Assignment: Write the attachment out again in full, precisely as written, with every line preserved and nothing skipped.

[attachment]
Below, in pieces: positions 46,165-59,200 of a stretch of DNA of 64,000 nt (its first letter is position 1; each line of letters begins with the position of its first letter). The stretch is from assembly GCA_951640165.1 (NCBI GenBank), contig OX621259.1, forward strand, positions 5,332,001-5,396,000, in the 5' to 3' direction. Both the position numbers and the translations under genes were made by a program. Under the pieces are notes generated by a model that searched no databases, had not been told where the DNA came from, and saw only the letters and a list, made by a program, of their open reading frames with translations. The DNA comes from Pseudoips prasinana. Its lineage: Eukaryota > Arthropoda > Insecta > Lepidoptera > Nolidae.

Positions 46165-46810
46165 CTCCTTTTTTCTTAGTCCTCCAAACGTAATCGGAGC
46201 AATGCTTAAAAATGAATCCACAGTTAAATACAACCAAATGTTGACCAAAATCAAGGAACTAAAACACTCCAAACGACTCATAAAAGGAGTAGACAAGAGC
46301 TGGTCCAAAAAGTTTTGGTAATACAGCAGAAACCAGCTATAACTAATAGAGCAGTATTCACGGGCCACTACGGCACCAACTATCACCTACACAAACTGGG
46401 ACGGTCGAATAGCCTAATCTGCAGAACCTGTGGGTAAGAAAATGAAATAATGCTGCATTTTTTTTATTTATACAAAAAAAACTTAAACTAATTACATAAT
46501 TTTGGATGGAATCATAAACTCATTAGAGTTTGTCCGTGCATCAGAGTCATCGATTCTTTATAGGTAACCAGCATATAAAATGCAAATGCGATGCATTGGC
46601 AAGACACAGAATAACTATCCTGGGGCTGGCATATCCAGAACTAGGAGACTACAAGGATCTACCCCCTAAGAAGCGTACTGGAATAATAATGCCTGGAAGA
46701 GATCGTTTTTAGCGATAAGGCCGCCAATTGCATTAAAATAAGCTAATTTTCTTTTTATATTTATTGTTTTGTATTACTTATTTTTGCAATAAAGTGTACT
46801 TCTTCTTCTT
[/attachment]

Below, in pieces: positions 46,165-59,200 of a stretch of DNA of 64,000 nt (its first letter is position 1; each line of letters begins with the position of its first letter). The stretch is from assembly GCA_951640165.1 (NCBI GenBank), contig OX621259.1, forward strand, positions 5,332,001-5,396,000, in the 5' to 3' direction. Both the position numbers and the translations under genes were made by a program. Under the pieces are notes generated by a model that searched no databases, had not been told where the DNA came from, and saw only the letters and a list, made by a program, of their open reading frames with translations. The DNA comes from Pseudoips prasinana. Its lineage: Eukaryota > Arthropoda > Insecta > Lepidoptera > Nolidae.

Positions 46165-46810
46165 CTCCTTTTTTCTTAGTCCTCCAAACGTAATCGGAGC
46201 AATGCTTAAAAATGAATCCACAGTTAAATACAACCAAATGTTGACCAAAATCAAGGAACTAAAACACTCCAAACGACTCATAAAAGGAGTAGACAAGAGC
46301 TGGTCCAAAAAGTTTTGGTAATACAGCAGAAACCAGCTATAACTAATAGAGCAGTATTCACGGGCCACTACGGCACCAACTATCACCTACACAAACTGGG
46401 ACGGTCGAATAGCCTAATCTGCAGAACCTGTGGGTAAGAAAATGAAATAATGCTGCATTTTTTTTATTTATACAAAAAAAACTTAAACTAATTACATAAT
46501 TTTGGATGGAATCATAAACTCATTAGAGTTTGTCCGTGCATCAGAGTCATCGATTCTTTATAGGTAACCAGCATATAAAATGCAAATGCGATGCATTGGC
46601 AAGACACAGAATAACTATCCTGGGGCTGGCATATCCAGAACTAGGAGACTACAAGGATCTACCCCCTAAGAAGCGTACTGGAATAATAATGCCTGGAAGA
46701 GATCGTTTTTAGCGATAAGGCCGCCAATTGCATTAAAATAAGCTAATTTTCTTTTTATATTTATTGTTTTGTATTACTTATTTTTGCAATAAAGTGTACT
46801 TCTTCTTCTT